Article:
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Live Food

Discussion in 'Tropical Discussion' started by AbbeysDad, Jul 11, 2019.

  1. AbbeysDad

    AbbeysDad Member

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    Located on the north side of my garage, here is a snapshot of the outdoor bins I'm using to culture daphnia AND collect mosquito larvae. I collect the mosquito larvae twice a day. Not only are they an excellent 'free' food source, in theory, the larvae I collect results in far less mosquitoes around my place!
    [​IMG]

    Footnote: Although I culture several live foods, I also use a blend of quality commercial flake foods to ensure balanced nutrition and good health. The result: I've raised and sold many fish considered to be "show quality". Much to my surprise, at a recent club sponsored fish auction, I had a pair of red swordtails sell for $27.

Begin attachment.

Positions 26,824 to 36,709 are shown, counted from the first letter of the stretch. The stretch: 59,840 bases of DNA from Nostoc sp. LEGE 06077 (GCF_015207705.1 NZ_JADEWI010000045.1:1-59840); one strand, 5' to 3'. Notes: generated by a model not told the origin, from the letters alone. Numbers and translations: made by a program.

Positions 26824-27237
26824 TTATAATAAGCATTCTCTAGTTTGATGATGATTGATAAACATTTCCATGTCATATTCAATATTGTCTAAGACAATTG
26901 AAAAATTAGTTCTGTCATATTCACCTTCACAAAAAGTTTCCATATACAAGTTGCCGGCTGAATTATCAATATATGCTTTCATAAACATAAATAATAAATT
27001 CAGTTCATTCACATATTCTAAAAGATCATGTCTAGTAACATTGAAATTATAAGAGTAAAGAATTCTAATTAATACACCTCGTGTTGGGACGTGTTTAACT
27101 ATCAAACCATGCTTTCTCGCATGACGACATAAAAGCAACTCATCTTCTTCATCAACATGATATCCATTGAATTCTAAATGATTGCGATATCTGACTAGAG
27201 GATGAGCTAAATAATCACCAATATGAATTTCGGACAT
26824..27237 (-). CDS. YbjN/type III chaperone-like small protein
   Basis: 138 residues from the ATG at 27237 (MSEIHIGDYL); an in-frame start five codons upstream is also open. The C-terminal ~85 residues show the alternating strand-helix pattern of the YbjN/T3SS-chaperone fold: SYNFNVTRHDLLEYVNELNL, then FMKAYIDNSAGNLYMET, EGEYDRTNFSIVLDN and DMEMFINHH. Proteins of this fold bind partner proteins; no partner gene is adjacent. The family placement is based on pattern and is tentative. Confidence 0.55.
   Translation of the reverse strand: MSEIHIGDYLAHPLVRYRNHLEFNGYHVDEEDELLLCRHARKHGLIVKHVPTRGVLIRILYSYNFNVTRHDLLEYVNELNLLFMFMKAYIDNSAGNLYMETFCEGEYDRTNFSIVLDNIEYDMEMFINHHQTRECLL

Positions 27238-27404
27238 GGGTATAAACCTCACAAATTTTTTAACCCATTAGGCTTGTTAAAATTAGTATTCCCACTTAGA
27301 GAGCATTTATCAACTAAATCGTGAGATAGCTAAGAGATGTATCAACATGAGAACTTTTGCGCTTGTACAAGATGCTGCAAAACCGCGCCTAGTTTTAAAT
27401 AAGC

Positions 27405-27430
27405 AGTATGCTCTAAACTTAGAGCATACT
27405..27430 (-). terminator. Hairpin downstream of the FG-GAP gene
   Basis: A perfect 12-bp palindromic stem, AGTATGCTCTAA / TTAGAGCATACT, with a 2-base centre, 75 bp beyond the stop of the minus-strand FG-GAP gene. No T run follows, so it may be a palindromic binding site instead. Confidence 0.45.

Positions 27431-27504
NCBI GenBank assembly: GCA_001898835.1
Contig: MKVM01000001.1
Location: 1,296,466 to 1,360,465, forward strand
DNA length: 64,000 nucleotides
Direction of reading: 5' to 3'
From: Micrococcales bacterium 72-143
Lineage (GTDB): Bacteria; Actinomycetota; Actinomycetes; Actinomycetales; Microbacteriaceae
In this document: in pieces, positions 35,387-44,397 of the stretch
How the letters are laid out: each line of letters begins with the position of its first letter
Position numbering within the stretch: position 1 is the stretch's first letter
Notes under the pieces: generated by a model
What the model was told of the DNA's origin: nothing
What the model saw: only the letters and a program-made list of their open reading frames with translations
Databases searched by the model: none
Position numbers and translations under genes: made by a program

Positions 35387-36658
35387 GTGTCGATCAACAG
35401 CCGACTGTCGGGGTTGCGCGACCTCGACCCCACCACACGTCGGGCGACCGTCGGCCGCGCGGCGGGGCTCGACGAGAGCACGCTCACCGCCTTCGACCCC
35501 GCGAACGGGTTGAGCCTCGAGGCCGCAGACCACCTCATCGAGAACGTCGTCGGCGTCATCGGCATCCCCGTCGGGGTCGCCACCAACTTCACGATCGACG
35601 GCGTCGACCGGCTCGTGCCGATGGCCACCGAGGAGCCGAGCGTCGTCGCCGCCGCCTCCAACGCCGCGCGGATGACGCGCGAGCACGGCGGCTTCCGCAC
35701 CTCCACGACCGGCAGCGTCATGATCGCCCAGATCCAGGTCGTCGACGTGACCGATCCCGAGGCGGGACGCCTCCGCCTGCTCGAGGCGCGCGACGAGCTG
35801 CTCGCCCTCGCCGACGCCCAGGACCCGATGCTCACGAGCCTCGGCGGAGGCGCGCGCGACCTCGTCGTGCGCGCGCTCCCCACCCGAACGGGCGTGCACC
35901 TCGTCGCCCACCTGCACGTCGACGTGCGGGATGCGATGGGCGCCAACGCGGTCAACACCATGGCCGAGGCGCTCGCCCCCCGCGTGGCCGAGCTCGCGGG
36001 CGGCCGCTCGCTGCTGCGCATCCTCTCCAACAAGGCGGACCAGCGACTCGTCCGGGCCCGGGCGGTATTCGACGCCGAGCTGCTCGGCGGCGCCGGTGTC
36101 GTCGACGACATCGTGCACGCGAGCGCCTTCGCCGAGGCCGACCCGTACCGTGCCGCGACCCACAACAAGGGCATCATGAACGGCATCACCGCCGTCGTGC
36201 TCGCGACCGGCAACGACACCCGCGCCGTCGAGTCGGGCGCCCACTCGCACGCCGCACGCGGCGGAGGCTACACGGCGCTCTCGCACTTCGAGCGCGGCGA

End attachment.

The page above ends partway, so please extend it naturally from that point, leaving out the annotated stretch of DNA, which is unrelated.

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  2. Back in the fold

    Back in the fold Fish Addict

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    Everything I've ever read about feeding live foods confirms your results of show quality fish. There is nothing better than live food for raising healthy well grown fish. I like the looks of your set up. I've raised Grindal and tubifex worms. Takes a little fussing but worth the effort. I'm considering wingless fruit flies. Sounds easy to do. I would really like to see what a $27 dollar pair of Swordtails look like. You also say that your efforts probably helps keep the mosquito population down. I agree. I've heard people say that what you're doing encourages more Mosquitos but I don't think that's right. They are going to go somewhere but they they are going to you instead and then to your fish.